The country’s development strategy over the next decade has three focuses: institutional reform, improvements to science and human resources, and infrastructure development. The key point now is implementation.

First, we need to focus resources on priority issues and plan implementation in the most effective way.

Second, in addition to enhancing State efficiency, it is essential to build an effective monitoring mechanism whose operation must be relatively independent, transparent, and free from stakeholder pressure.

Third, strengthening the national response mechanism and economic resilience is crucial in a VUCA world.

And lastly, with rapid digital transformation, a desire for creativity must be high on the agenda. Not only enterprises need innovation, but also the State. In this context, I want to emphasise the requirement for a legitimate State based on merits and motivation. This holds important meaning, because besides being creative in policy making, the implementation of strategic breakthroughs requires a high level of creativity and responsibility.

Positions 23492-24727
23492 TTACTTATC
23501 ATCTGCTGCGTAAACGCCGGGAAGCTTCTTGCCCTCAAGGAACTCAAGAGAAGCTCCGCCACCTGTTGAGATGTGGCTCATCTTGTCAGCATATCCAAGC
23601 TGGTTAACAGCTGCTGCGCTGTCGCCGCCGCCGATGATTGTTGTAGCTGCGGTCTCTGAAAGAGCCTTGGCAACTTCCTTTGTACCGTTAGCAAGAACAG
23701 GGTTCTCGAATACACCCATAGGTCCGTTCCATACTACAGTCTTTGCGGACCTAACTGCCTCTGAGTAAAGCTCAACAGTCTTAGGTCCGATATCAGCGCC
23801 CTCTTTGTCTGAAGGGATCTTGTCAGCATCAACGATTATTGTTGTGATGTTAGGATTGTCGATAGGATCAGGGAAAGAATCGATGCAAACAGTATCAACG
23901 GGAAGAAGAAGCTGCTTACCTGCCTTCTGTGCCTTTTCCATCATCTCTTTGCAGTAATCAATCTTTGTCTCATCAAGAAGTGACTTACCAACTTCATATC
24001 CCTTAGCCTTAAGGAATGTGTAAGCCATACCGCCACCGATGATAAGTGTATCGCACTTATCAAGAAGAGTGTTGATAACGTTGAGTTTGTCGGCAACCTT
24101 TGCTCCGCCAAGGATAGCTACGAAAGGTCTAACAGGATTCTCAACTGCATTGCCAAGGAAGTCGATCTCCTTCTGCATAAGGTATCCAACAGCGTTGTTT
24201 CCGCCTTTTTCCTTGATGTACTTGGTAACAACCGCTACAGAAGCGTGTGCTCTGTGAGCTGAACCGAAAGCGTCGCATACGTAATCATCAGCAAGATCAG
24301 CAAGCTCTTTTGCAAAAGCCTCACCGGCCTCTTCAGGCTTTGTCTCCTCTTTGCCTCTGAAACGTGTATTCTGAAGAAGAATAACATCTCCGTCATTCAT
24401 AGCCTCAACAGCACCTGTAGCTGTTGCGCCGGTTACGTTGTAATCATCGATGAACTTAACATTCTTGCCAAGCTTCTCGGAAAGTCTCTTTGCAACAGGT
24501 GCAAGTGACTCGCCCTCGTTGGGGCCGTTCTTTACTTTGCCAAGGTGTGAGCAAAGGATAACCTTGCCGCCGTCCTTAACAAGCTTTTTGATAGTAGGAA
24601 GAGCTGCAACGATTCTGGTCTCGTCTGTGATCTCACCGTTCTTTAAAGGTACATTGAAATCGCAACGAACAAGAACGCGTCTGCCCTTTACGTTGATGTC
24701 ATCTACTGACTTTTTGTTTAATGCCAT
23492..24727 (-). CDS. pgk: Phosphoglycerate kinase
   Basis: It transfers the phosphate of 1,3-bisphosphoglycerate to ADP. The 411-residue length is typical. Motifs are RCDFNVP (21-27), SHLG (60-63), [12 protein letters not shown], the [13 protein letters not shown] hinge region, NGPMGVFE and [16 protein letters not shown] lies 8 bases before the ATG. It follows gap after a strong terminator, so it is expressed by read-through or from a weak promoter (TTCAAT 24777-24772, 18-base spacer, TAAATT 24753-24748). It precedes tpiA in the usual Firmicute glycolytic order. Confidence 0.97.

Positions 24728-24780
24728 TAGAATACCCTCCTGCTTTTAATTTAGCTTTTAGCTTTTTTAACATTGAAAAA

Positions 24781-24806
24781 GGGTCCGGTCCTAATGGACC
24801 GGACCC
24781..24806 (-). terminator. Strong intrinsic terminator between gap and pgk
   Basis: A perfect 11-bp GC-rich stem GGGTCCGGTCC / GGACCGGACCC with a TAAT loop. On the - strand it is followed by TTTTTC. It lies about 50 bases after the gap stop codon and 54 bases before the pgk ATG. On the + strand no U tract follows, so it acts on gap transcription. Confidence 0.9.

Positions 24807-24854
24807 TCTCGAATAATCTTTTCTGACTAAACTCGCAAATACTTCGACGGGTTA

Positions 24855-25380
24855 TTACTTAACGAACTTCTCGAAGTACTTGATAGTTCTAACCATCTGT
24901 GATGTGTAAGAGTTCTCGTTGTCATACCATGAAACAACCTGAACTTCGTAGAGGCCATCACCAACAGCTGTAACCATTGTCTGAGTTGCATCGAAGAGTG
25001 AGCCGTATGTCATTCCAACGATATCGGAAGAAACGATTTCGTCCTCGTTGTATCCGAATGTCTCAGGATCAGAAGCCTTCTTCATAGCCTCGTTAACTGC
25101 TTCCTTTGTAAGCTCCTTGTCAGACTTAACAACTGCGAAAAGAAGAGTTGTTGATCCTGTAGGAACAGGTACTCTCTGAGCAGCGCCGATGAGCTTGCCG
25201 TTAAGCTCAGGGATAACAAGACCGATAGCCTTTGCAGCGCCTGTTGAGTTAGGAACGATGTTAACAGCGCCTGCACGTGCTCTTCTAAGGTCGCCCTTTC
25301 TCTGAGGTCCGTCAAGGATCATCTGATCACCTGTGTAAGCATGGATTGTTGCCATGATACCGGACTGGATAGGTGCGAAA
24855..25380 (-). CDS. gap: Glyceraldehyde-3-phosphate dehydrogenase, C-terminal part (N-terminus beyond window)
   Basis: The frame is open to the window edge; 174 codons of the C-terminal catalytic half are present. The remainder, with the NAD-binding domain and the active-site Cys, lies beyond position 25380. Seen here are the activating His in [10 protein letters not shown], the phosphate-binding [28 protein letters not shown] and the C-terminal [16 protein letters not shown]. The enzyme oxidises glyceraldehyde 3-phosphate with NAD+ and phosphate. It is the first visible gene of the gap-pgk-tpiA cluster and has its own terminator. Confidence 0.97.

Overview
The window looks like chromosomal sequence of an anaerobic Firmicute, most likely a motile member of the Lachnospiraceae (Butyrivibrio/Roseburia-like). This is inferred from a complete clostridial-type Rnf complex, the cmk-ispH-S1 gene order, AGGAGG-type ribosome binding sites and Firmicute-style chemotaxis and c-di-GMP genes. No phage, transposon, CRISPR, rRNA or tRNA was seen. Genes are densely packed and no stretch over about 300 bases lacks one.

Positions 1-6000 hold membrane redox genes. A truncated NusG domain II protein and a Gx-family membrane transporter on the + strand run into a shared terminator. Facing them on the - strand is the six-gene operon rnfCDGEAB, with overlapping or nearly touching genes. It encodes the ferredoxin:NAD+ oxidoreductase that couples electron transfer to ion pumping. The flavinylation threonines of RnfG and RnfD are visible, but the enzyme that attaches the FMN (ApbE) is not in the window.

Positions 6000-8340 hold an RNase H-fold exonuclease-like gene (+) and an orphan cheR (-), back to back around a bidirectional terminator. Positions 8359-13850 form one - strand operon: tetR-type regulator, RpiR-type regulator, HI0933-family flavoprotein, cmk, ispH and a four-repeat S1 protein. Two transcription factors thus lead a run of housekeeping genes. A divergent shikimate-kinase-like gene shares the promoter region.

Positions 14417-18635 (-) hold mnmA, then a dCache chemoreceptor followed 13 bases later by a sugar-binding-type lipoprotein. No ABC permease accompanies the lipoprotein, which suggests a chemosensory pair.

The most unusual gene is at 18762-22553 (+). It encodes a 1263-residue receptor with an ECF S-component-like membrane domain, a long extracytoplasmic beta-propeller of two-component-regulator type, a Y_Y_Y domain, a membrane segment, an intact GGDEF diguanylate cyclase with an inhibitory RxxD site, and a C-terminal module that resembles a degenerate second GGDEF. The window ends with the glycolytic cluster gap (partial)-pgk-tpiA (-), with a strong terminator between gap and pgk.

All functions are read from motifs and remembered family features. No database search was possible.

For a human resources breakthrough, priority should be placed on new skills and especially university reform and talent acquisition mechanisms.

At this point, we are talking a lot about a sandbox for start-ups. When new business models and innovations have not been clearly envisioned and there are no regulatory mechanisms and frameworks, the implementation of a sandbox will motivate start-ups to overcome current regulations to innovate. This is also what civil servants need, a sandbox to promote responsibility and creativity in policy development and implementation.

*Vo Tri Thanh is a senior economist at the Central Institute for Economic Management (CIEM) and a member of the National Financial and Monetary Policy Advisory Council. The holder of a doctorate in economics from the Australian National University, Thanh mainly undertakes research and provides consultation on issues related to macroeconomic policies, trade liberalisation and international economic integration. Other areas of interest include institutional reforms and financial systems.